I make zero claim to originality. One evening, as I was thumbing through my books, reading only first sentences, I found myself returning to a select few, again and again. A Russian, an Englishman, and three Americans. Cormac McCarthy doesn’t appear among them. Try as I might, I couldn’t shoehorn any of his first sentences into my shortlist. Not even my longlist. But more on that later.
It’s time for my top five, starting with…
“Happy families are all alike; every unhappy family is unhappy in its own way.” It’s a memorable sentence, isn’t it? Even people who aren’t literary aesthetes drop it at cocktail parties—usually without botching it. I love the line not for its memorability but for its provocative falseness. It’s simply untrue. Whether happiness is the absence of suffering or suffering the absence of pain, or whether happiness is an illusion and pain the ultimate reality, there is more than one way for happy families to be happy, at least in our real, non-fictional world. Why might Tolstoy open with a sentence that’s patently false?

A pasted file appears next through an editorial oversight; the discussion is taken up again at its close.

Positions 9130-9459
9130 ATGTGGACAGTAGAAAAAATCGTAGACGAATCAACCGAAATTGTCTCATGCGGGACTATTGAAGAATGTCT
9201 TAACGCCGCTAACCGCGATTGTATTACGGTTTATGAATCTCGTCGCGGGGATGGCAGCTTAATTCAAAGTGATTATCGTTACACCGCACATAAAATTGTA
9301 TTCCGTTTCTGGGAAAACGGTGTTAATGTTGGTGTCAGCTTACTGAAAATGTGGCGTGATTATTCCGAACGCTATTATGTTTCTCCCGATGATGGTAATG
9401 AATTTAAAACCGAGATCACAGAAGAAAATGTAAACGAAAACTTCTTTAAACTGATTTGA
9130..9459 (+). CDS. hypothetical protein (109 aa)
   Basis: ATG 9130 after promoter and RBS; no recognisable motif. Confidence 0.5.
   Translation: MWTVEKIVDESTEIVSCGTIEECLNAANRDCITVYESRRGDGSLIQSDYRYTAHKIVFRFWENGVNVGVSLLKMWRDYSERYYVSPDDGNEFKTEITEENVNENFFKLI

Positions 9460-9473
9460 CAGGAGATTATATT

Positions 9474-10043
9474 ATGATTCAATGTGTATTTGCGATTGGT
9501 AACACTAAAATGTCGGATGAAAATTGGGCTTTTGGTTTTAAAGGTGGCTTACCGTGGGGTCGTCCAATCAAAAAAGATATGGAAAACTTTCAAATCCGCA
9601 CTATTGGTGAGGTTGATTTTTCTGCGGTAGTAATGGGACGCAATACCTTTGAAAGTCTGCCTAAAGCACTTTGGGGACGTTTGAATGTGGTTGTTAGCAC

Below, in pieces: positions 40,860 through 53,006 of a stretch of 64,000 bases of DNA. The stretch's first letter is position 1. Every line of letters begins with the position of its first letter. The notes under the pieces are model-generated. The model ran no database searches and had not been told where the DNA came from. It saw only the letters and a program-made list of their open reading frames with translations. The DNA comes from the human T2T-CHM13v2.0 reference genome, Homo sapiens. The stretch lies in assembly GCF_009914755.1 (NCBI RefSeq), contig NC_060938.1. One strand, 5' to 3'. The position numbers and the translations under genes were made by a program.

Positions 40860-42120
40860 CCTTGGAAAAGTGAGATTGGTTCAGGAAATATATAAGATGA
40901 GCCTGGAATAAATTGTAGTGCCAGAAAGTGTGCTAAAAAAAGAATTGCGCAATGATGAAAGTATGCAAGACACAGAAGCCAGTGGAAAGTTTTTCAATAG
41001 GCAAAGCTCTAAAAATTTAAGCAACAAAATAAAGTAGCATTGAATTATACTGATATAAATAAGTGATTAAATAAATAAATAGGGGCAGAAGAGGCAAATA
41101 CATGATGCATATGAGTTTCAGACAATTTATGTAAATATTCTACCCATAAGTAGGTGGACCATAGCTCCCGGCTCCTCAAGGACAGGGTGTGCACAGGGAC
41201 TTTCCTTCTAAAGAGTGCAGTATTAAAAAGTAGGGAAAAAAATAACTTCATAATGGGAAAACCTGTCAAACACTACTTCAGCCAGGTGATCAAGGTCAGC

This inquiring mind wants to know.